As the new film Son of God debuts in movie theaters, it is just in time for Christians who are entering the season known as Lent. Lent is the time from Ash Wednesday through Easter Sunday when Christians are supposed to fast, repent, reflect, pray, and help those less fortunate. More importantly, the idea is to get closer to living like Jesus, who spent forty days in the desert to fast and pray. Needless to say, many Christians regard Lent in different ways, and some do not adhere to any marking of the time at all. One could say then that Son of God comes at an ideal time for discourse to continue about not only the season but the viability of another film about Jesus.
In terms of pure cinematic appreciation, Son of God probably falls somewhere in between the King of Kings (1961) directed by Nicholas Ray and starring Jeffrey Hunter as Christ and The Passion of the Christ (2004) Mel Gibson’s violent interpretation of the story starring Jim Caviezel as the bloody and battered Jesus. One could say it is a kinder, more gentle version of the story, but that would obfuscate the fact that the main character still dies on the cross in a very brutal way. Still, the story is slower (dare I say somewhat slogging) and many will find it less compelling than its predecessors.
Diogo Morgodo is the Portuguese actor who plays the title role, and it is directed by Christopher Spencer, who is known for his work on TV movies, mini-series, and documentaries, including The Bible mini-series upon which this film draws much of its material. Producer Mark Burnett and executive producer Roma Downey (his wife who also stars as Mary, mother of Jesus) have taken great pains at presenting a beautiful production, but sometimes a film of great beauty can lack substance and be weighed down too heavily, sinking under the heft of its florid cinematography.
There are those fervent believers who will absorb every second of this film and be moved through spirituality found in the story, and there will even be those Christians and non-Christians who enjoy it purely for its stunning visuals, but the story has been told in better ways before and, while the main actor provides a very handsome Jesus who is less Nordic in appearance than those who have come before (yet an obviously “European” person is playing the part), he still seems way too athletic and well groomed for a Jesus who lived off the land, fasted, and had little chance of access to a gym or shower stall.
As of now you may have heard of packed movie theaters filled with people who are giving enthusiastic thumbs ups to the film. Of course, as in all things, people are entitled to their opinions. Christians are no doubt very excited about this release, and Burnett and Downey have made the rounds on TV shows to promote the “good news” of the film and it seems to be working. How big will the box office be? That will be the thing that people (especially those Hollywood honchos) will be wanting to find out on Monday morning.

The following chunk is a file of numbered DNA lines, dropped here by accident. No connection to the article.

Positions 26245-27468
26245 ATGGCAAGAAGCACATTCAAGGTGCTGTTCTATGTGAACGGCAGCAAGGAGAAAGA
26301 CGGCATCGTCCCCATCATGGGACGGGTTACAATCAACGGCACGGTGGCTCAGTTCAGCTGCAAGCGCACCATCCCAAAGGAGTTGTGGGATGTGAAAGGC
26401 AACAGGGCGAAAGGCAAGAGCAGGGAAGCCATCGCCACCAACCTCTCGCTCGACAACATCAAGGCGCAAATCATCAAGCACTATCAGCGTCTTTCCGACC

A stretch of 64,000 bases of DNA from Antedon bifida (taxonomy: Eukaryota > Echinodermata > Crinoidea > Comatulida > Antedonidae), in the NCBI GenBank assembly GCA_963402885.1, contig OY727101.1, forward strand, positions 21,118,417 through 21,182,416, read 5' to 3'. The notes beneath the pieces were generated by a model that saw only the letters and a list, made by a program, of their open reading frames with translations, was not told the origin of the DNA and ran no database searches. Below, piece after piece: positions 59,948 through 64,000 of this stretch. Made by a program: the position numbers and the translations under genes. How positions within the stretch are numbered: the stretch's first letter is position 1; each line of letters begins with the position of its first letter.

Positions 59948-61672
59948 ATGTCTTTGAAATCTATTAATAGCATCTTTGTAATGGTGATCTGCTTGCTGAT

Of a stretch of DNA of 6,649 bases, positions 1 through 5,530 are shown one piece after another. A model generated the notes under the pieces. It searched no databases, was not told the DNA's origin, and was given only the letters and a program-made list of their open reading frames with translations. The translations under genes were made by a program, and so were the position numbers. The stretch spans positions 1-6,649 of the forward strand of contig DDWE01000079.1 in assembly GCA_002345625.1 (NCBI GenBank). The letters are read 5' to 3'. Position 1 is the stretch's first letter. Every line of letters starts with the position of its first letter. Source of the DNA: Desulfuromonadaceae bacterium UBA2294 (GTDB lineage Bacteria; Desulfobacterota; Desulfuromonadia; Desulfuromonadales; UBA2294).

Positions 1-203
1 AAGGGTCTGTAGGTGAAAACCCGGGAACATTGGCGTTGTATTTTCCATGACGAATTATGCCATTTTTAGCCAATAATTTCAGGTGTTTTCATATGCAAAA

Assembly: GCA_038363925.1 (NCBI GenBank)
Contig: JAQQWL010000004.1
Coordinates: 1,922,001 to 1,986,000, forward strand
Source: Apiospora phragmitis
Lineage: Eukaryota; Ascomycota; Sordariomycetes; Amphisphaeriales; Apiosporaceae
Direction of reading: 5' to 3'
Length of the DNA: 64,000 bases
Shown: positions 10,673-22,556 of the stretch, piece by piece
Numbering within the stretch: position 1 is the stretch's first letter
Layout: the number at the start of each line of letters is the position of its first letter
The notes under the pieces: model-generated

There are other films with a “religious” theme upcoming: Noah starring Russell Crowe and Exodus with Christian Bale stepping into Charlton Heston’s sandals as Moses. With the acting weight of those two highly regarded actors, perhaps those films will be critical successes, but as Mel Gibson proved with Passion, a film with a religious theme can enjoy a healthy box office without we film critics liking it.
As it stands Son of God looks and feels like the thing that spawned it – a TV series. It is, however, very beautiful to watch, as is Morgodo in the title role. There does seem to be something missing (and I’m not talking about the noted absence of the Satan character that critics have said looks uncomfortably like President Barack Obama), and that has to do with Spencer’s talents more tailored for television and the way the story unfolds. The film is reverent to the Jesus known to Christians through the Gospels, and there is nothing here that will insult those believers who want another Jesus story, but there is not enough to satisfy the regular movie-goer who wants to see a really fine film.
Personally, I am still a fan of Franco Zefferelli’s TV mini-series Jesus of Nazareth (1978), which can be easily found online. If you want to see absolutely the best version of the Jesus story (with actor Robert Powell making the role his own), you have no need to look elsewhere.
As to the question at hand – do we need another Jesus story – I guess that can best be answered by asking if we needed a new Robo Cop or another Batman or Super Man film? As long as the popcorn munching public fills the seats, the answer is a less than enthusiastic but resounding “Yes.”
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